Dynamic Programming Applications in Defining Cortical Manifold Boundaries

J. Tilak Ratnanather
Johns Hopkins University

Sophisticated methods for constructing gray/white cortical manifolds from MRI
data have emerged in recent years. The reconstructed manifolds are triangulated
graphs that permit the computation of principal maximal and minimal curvature at
each point on the manifold via the fitting of the shape operator at each vertex
of the graph. We describe how dynamic programming can be used to track gyral and
sulcal principal curves corresponding to the locus path between two points with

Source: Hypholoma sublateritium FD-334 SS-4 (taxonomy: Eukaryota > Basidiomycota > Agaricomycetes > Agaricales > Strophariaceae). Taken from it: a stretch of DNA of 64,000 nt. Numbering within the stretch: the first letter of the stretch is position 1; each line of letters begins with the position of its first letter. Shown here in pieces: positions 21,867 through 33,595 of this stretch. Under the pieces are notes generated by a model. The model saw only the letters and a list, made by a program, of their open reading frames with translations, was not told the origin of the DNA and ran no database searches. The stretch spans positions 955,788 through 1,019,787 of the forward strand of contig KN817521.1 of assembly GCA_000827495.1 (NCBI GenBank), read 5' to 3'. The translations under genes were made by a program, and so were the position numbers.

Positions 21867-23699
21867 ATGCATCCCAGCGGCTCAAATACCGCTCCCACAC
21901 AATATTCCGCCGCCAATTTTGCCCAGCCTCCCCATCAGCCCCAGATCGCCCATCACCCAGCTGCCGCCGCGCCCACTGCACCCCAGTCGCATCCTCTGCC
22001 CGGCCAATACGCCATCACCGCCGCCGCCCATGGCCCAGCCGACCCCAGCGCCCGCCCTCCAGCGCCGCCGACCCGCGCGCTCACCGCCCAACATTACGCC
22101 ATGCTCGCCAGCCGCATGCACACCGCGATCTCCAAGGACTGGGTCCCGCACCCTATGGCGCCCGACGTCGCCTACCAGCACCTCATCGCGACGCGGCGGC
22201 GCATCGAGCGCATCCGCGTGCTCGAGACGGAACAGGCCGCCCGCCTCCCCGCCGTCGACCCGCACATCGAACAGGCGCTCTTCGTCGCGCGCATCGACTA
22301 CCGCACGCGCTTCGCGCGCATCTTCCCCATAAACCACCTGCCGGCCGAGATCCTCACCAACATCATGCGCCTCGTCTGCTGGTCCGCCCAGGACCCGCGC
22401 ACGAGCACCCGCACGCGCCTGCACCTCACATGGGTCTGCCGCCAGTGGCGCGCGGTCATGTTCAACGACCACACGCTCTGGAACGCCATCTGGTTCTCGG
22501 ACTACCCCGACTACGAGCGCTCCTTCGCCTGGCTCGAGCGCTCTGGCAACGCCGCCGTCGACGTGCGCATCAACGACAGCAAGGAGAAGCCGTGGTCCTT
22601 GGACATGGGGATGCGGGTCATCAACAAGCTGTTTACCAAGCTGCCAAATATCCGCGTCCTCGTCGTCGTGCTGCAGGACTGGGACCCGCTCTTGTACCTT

maximal and minimal curvature respectively; a third path which is the shortest
distance between any two points irrespective of the curvature is deemed as the
geodesic. These curves are used to identify and extract cortical sub-manifolds
permitting the construction of local coordinate systems on the sub-manifold. We
can then quantify regional cortical metrics via distribution maps as a function
of these localized cortical coordinates.

Application of dynamic programming to extract the planum
temporale (PT) from a reconstructed superior temporal gyrus (STG) surface
from one brain. Panel 1 tracks the Heschl's gyrus; panel 2 tracks the STG
as far as the posterior ramus; panel 3 tracks the geodesic from the end of
the STG to the retro-insular end of the Heschl's gyrus; panel 4 shows the
delineation of the STG surface into two with the PT as the red region that
is extracted. Thick blue lines have been added for emphasis.

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